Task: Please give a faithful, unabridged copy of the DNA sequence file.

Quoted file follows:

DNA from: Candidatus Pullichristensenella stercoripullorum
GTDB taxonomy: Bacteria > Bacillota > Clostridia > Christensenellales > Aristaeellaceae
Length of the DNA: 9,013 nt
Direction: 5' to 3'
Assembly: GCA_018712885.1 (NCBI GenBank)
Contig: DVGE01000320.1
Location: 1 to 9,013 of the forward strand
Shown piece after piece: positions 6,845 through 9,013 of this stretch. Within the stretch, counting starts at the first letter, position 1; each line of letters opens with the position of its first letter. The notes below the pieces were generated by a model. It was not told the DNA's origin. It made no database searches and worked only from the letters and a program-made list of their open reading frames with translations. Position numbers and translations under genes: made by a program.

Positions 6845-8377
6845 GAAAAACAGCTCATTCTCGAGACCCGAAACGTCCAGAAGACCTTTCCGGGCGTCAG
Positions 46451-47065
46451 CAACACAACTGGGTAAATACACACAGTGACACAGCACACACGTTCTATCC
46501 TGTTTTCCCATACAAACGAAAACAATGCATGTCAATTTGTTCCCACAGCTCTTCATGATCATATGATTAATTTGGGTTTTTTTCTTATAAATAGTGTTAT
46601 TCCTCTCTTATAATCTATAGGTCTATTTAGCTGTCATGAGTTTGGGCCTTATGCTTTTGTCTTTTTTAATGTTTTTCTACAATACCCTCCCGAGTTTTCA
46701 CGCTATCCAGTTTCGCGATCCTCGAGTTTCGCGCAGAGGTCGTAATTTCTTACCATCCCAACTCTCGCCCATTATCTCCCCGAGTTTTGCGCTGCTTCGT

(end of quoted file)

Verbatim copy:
DNA from: Candidatus Pullichristensenella stercoripullorum
GTDB taxonomy: Bacteria > Bacillota > Clostridia > Christensenellales > Aristaeellaceae
Length of the DNA: 9,013 nt
Direction: 5' to 3'
Assembly: GCA_018712885.1 (NCBI GenBank)
Contig: DVGE01000320.1
Location: 1 to 9,013 of the forward strand
Shown piece after piece: positions 6,845 through 9,013 of this stretch. Within the stretch, counting starts at the first letter, position 1; each line of letters opens with the position of its first letter. The notes below the pieces were generated by a model. It was not told the DNA's origin. It made no database searches and worked only from the letters and a program-made list of their open reading frames with translations. Position numbers and translations under genes: made by a program.

Positions 6845-8377
6845 GAAAAACAGCTCATTCTCGAGACCCGAAACGTCCAGAAGACCTTTCCGGGCGTCAG
Positions 46451-47065
46451 CAACACAACTGGGTAAATACACACAGTGACACAGCACACACGTTCTATCC
46501 TGTTTTCCCATACAAACGAAAACAATGCATGTCAATTTGTTCCCACAGCTCTTCATGATCATATGATTAATTTGGGTTTTTTTCTTATAAATAGTGTTAT
46601 TCCTCTCTTATAATCTATAGGTCTATTTAGCTGTCATGAGTTTGGGCCTTATGCTTTTGTCTTTTTTAATGTTTTTCTACAATACCCTCCCGAGTTTTCA
46701 CGCTATCCAGTTTCGCGATCCTCGAGTTTCGCGCAGAGGTCGTAATTTCTTACCATCCCAACTCTCGCCCATTATCTCCCCGAGTTTTGCGCTGCTTCGT